111.1: Gail Wronsky & Chuck Rosenthal:: Once my air is out, water won’t matter & Every woman in the world, we all live in fear & Making a decision like that would scare anyone & A spaceship from where? From outer space. & There’s not a drop of booze left in this house & Who am I to stand in the way of science? 111

One could argue that the merits of found poetry often depend upon the source text. Erasures and recalibrations of science journals, literary masterpieces, or the circuitous mumblings of a former Secretary of Defense may exemplify the extent and worth of the artistic license. This week, however, Gail Wronsky and Chuck Rosenthal collaborate on a series of found poems that have as their source material selected bits of dialogue from cultish science-fiction films from the 1950’s and 1960’s. Where do B-Movies go to die? In this series, they become poems, composites of otherwise unconnected dialogue that form a larger and mysterious ontology of wonder and hilarity. Take the quirky “A space ship from where? From outer space”:

     Handle it gently. It has to get us home.
     You know there have been rumors.
     But what would they want with little Cathy Wilson?
     As an old man I feel free to accept beauty without apology.
     Both of them blown to bits. Any more orders?

This is a mash-up of tonal dexterity that also provides readers with a flash-narrative where the necessary pieces fall into place. The title gives us a peek into the fun in the collaborator’s project by showing the profound lunacy and illogic of the source material. What the hell kind of question is “A spaceship from where?” and where else would a space ship come from, if not outer space? I see Leonard Nimoy grabbing his temples and shouting “This shit isn’t logical!” In this poem, as in this series, however, the narrative moves in a short, chaotic pace, making for all the fun in these works. Lines one and two provide a kind of hook to the story. Homecoming, a theme as old as the written word, combines with the threat of scandal. Suddenly, poor little Cathy Wilson is thrown into the mix, and we sense the development of a futuristic Lolita narrative about to take place in the cosmos. This, of course, is coupled with the serene concession made by the old man; his acceptance of “beauty without apology” is an adage for the artist. The final line is the appropriate undoing of all parties involved—the sparagmos of the twentieth century. Instead of Maenads ripping Orpheus to pieces for his acceptance of beauty without apology, apocalypse is always lurking under and about the surface of these films. What is the apocalypse but the obliteration of everyone—our sparagmos? While it is easy to scoff at the campiness of these films, there lies in popular “camp” a grave moral seriousness that serves as poetic impetus. Wronsky and Rosenthal appear quite aware of this impetus: like the singing head of Orpheus, these fresh and inventive poems emerge from what has been torn apart. Cody Todd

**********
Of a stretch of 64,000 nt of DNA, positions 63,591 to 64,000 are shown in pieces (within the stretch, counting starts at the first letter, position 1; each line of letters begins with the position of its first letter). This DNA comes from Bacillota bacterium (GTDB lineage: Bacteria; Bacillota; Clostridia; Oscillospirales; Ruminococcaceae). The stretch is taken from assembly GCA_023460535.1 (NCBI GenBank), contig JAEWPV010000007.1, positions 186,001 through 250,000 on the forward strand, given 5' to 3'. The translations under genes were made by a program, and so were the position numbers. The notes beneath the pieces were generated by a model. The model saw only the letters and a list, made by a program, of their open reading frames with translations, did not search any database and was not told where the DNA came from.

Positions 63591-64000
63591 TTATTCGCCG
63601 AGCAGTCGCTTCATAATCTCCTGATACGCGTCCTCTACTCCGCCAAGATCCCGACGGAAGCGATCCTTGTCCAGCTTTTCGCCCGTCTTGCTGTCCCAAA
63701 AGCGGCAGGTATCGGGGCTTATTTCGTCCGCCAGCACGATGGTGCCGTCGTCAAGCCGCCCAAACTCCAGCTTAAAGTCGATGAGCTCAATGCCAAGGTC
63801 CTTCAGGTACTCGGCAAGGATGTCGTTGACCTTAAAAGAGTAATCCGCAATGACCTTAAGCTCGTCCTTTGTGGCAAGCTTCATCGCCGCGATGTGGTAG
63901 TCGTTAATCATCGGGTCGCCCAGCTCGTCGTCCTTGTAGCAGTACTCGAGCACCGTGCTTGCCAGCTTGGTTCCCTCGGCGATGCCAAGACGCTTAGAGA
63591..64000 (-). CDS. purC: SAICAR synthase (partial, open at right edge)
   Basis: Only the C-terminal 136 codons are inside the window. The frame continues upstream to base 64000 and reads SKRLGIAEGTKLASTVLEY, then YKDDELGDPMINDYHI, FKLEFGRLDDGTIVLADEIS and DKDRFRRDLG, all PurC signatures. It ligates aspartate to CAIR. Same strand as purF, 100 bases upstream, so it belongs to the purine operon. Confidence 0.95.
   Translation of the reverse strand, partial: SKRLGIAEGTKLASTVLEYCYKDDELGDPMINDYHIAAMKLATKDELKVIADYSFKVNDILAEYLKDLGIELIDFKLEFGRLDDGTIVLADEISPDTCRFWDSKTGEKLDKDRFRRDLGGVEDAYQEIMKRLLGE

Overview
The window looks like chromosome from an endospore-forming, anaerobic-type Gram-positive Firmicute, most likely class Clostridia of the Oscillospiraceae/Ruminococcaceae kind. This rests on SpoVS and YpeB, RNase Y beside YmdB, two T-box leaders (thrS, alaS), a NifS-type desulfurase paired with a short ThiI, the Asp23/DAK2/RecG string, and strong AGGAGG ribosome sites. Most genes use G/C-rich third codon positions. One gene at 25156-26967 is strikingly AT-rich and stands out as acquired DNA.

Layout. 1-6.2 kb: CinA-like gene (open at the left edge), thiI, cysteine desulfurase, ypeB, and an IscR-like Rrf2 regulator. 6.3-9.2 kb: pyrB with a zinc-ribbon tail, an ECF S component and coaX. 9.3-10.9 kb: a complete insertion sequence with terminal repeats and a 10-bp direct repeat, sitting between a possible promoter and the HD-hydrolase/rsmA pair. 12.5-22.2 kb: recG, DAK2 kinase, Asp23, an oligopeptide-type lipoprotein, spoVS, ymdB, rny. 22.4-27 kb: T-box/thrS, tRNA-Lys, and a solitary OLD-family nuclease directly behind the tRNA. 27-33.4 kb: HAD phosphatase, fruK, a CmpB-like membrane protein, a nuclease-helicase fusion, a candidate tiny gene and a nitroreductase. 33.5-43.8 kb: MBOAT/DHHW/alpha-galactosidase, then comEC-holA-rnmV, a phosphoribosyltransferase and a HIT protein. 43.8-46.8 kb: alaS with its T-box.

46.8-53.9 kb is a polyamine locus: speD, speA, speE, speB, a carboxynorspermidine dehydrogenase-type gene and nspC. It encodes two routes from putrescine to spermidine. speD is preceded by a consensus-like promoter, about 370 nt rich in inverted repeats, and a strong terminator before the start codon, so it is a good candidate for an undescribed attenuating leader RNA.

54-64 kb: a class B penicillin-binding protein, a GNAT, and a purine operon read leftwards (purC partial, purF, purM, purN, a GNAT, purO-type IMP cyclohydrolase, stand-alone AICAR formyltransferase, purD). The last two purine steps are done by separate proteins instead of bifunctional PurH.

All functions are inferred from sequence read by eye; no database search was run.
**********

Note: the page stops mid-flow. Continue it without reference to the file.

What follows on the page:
Once my air is out, water won’t matter


It looks molten. But how does that figure?

What a wonderful specimen to have in the museum.

Have you decoded any other messages?

In one moment we may be able to leap 2000 years.

This is going to be the longest 6 ½ minutes I’ve ever spent.





Every woman in the world, we all live in fear


Up here on Mars, you’ve gotta face the reality of being alone forever.

Like a jellyfish it was, except it had a kind of shine to it.

I knew these creatures were alive somewhere.

We can tell them this: whatever it is will rise up to the surface and get back at us.

He’ll be drunk as a lord.





Making a decision like that would scare anyone


You’re mad, Stevens. You want to play God.

What do you mean conventional explosives are useless?

We’ve sighted a moving object underneath the water.

And it proves that all the scotch whiskey has not been exported to America.

May I take your coat?





A spaceship from where? From outer space.


Handle it gently. It has to get us home.

You know there have been rumors.

But what would they want with little Cathy Wilson?

As an old man I feel free to accept beauty without apology.

Both of them blown to bits. Any more orders?





There’s not a drop of booze left in this house


Switch out the lights, will you, darling?

Mars seems to have run out of messages for the moment.

We’ve got to find some heavier stuff.

What are these gizmos? I found them near the corpse.

And I thought you couldn’t see with your gloves on.




Who am I to stand in the way of science?


How would you feel if a crazy guy in a helmet with
pipes sticking out of it came at you in the dark?

Your guess is as good as mine.

In any case, the question is totally without merit.

The world is full of lunatics.

Now they reflect light like mirrors.

I’d say it sounded like an ultimatum.